UPDATE 1-Political crisis sends Belarus bonds tumbling

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By Marc Jones

LONDON, Aug 14 (Reuters) – Belarus government bonds fell to their lowest since at least May on Friday after days of widespread protests at President Alexander Lukashenko’s disputed election win and as Europe signalled plans for stringent sanctions.

A sixth day of selling in the last seven sent the country’s 2030 dollar-denominated bonds down as much as 4.3 cents and the rest of its bonds down between 1.5 and 2.5 cents , pricing showed.

It capped the worst few days for Belarus’s markets in six months and came as manoeuvring over Lukashenko’s fate in Brussels and in traditionally ally Moscow, intensified.

Germany’s foreign minister told reporters after a meeting with EU counterparts that sanctions would be imposed on Belarusian officials responsible for cracking down on protests triggered by the disputed election last Sunday.

The EU first imposed sanctions on Belarus in 2004. It tightened them in 2011 over abuses of human rights and democratic standards, including vote rigging.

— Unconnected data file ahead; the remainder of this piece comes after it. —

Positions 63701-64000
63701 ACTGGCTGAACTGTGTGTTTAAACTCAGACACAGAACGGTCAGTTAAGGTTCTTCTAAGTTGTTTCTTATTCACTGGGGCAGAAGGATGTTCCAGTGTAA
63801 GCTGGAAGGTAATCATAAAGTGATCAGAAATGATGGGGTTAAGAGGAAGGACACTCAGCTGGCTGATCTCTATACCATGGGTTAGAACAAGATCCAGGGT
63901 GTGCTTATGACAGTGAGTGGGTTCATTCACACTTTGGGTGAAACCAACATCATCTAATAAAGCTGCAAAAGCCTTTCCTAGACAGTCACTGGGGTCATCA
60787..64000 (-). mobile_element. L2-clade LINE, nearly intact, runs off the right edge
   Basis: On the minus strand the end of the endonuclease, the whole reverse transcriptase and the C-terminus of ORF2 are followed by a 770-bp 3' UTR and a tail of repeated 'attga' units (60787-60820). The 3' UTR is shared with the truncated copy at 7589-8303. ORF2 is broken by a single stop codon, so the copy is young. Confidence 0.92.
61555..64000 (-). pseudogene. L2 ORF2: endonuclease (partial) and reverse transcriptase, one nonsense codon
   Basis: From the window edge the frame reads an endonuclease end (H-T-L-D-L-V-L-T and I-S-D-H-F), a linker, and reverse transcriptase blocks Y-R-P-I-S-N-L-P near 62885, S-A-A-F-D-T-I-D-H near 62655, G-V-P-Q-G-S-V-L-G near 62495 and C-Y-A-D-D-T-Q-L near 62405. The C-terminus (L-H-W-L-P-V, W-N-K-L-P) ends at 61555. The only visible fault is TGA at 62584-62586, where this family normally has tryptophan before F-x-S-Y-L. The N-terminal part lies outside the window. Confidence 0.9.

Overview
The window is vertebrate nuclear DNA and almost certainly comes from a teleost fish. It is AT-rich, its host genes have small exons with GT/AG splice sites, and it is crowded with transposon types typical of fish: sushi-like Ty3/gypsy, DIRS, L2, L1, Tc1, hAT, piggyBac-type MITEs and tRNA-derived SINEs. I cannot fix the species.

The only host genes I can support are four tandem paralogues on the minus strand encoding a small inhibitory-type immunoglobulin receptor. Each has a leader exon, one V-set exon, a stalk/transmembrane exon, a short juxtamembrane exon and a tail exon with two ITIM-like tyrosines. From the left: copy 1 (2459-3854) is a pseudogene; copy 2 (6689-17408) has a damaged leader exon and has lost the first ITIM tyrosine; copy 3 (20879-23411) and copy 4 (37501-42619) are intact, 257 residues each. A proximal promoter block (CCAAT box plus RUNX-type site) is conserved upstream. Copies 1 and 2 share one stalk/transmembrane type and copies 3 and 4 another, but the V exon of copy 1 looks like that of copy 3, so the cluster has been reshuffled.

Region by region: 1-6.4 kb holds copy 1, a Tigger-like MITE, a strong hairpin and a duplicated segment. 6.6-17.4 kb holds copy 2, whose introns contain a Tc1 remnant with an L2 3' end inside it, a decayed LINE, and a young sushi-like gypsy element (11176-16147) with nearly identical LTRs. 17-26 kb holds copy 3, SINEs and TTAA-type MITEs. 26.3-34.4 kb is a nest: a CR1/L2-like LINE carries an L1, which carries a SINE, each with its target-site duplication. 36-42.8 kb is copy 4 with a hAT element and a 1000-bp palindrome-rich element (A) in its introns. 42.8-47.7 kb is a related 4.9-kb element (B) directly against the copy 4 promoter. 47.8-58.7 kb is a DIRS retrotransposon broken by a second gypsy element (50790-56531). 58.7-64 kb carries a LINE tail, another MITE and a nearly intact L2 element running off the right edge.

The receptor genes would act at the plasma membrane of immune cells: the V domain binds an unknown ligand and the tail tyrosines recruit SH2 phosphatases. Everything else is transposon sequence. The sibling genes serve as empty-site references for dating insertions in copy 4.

Many were lifted after Lukashenko released political prisoners in 2016. But an arms embargo remains, as do sanctions on four people over the unresolved disappearances of two opposition activists, a journalist and a businessman years ago.

Russia meanwhile said 32 Russian nationals who were detained in Belarus and accused of being mercenaries had been returned.

Belarus arrested the men last month and said they sought to destabilise the country prior to Sunday’s presidential election. Russia denies it uses mercenaries and has said the men were travelling through Belarus on their way to other countries.

International investment funds were buying up newly issued Belarus bonds as recently as June but Friday’s ongoing selloff has caused heavy losses.

“There is just no visibility on what happens with the politics,” said fund manager GAM’s Richard Briggs, who does not hold any of Belarus’s bonds.

“It does look pretty grim,” he added. “They (bond prices) are not suggesting distress or default or anything like that, but who knows what happens.”

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